rating: 0+x

Item #: SCP-995

Object Class: /Safe/

**Special Containment Procedures: Currently, the Foundation owns █2 specimens of SCP-995. All specimens are to be contained within a 4mt3 plexiglass container, filled with saline water, free from any life forms except for SCP-995 located in Sector-28. They are to be fed a soy protein mix diluted in the water once a week.

**Description: SCP-995 is an organism resembling the Coelenterata phylum species, it was retrieved from ████████, Australia in June 19██ after reports of abnormal medusae population rising in their coasts. Its umbrella has been show to contain a highly specialized nervous net. The ectodermal and endodermal lining of the umbrella presents no distinct characteristics compared to other cnidarian classes, however the mesoglea found between these linings has been found to have anomalities, such as totipotential cells resembling the mesenchymal cells found within the mesoderm of certain embryos of other species. See Addendum 1.

SCP-995 possesses cnidocysts all over its tentacles but their function is different with other species in that once they have stung, they fuse with the peripheral nerves of the victim and liberate neurotoxins that deprive the victim of its senses for a short time and paralyzes agonist muscles preventing the removal of the cnidocysts by the victim, during this event, cells within the mesoglea differentiate and secrete an enzyme that causes the tentacles to retract, pulling the victim closer to the umbrella, when the umbrella comes in contact with the skin of the victim, the cells within the mesoglea produce a different enzyme that catalyzes cellular apoptosis and liberates a virus that penetrates through the unions between the cnidocysts and the nerves of the victim. Once the umbrella has been destroyed, and the virus inoculated in the victim, the tentacles decay and release the nerves.

The virus found within the umbrella of SCP-995 seem to share properties with the Togaviridae and Retroviridae families and it shall be refered as SCP-995-1. The virus has a predilection for nervous and connective tissue cells. After infection, it replicates in local connective tissue cells and reaches the spinal cord via retrograde axonal transport from where it ascends to the encephalon. It may also reach the blood vessels from connective tissue and enter into the viremia phase.. It should be noted that the virus does not infect other organs during the viremia phase and is sensitive to cellular immunity in this phase.

When the encephalon is infected, it changes some behavioral patterns in the infected subject, ranging from a decrease in social communication to complete isolation and prolonged state of sleep. The infected connective tissue continues to function normally, but it is sensitive to cellular immunity responses, it should be noted that infected subjects display slight cyanosis, due to the protein synthesis that the virus induces. After a period ranging from a month to a year, the cyanosis disappears, and the subject regains its former behavior, the pores all over the subject’s skin secrete a gelatinous, gooey, blue substance which has a chemical structure similar to the mesoglea of SCP-995 and has many viral particles suspended in it. If this substance is put in a physiological serum formula, or in saline solution with a cellular line conserved in it, it develops into a new specimen of SCP-995. This substance is highly infectious, and it decays in a 7 day period approximately.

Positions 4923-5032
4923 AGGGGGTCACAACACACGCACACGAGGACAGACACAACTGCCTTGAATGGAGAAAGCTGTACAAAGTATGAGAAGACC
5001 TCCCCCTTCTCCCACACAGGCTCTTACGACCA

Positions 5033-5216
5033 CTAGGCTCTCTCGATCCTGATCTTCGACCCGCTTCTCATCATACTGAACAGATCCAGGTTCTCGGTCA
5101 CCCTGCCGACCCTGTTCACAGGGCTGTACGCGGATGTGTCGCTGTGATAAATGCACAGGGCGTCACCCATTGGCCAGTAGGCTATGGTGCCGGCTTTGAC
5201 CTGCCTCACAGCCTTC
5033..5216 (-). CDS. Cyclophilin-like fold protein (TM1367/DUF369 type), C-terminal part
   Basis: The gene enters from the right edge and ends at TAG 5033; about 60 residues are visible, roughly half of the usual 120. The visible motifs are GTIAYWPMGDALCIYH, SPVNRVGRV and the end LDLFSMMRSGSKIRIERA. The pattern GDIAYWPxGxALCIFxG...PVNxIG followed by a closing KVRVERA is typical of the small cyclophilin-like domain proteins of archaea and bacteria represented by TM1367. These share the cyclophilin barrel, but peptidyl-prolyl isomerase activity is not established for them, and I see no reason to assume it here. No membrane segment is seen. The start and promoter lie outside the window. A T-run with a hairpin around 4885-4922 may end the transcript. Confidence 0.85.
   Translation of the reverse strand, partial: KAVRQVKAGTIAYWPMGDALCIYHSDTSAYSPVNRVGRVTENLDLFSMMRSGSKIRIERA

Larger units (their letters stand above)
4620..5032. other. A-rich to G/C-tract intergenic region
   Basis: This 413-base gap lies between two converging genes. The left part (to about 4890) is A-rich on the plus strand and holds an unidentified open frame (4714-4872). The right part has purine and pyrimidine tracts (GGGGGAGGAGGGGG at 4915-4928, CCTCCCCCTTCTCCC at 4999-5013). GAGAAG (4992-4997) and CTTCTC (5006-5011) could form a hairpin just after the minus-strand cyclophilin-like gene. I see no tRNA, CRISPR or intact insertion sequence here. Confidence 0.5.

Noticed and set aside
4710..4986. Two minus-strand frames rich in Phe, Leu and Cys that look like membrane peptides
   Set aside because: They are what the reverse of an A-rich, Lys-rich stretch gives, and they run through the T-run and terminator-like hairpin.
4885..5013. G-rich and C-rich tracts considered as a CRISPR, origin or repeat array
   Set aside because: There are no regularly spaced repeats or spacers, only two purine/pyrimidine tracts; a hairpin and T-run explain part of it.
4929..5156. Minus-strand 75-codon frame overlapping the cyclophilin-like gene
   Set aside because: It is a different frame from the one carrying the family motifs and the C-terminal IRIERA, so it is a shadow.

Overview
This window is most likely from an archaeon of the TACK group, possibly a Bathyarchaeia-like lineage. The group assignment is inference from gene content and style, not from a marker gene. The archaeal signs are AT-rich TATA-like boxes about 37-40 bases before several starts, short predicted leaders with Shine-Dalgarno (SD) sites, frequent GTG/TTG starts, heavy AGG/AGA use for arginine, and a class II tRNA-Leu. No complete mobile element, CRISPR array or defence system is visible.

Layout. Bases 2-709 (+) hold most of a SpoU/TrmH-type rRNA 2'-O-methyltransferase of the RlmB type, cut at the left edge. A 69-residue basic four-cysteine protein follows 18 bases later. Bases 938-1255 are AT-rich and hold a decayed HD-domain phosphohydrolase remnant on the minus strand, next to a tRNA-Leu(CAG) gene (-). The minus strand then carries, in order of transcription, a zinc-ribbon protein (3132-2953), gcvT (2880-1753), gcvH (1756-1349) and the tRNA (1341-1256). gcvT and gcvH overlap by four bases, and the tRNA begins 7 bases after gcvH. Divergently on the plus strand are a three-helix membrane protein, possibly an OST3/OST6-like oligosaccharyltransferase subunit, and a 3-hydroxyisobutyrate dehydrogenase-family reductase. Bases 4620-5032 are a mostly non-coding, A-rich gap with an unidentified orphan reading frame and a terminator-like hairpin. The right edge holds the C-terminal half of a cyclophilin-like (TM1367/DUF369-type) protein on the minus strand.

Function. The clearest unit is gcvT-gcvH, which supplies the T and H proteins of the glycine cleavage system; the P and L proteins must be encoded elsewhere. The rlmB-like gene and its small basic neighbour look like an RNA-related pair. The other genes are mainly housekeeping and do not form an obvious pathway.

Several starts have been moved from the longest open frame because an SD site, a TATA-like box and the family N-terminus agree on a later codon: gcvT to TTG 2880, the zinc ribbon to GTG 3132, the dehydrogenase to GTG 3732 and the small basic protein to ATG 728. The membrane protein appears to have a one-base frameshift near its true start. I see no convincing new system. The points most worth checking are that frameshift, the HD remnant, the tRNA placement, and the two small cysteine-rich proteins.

The life cycle of SCP-995 begins with infection, after the expulsion of the substance, a new specimen is formed, which may then infect another subject or may die in approximately two months without replication. It has also been observed that when no potential victim for infection is available, the medusae form enters a period of hibernation that lasts four weeks. When the medusa form dies, it leaves behind the same substance that begins the cycle, but it is not infectious anymore.

Addendum 1: During dissection, it was found the medusa form of SCP-995 had similar morphology to other specimens of medusa from the Cnidarian or Coelenterata phylum, an ectoderm, mesoglea and gastroderm. Further tissue examination of the mesoglea showed totipotential cells similar to the ones found in chicken, elephant and most interestingly human mesoderm in the embryo. Further testing proved these cells can be made to differentiate into normal human cells, however, human cells derived from these cells activate immune response and subsequently rejection.

Addendum 2: Testing with Class-D personnel has shown that the virus promotes the secretion of GABA, Glutamate and Serotonin within the brain, neurotransmitters that are responsible for the behavioral changes of the victims.

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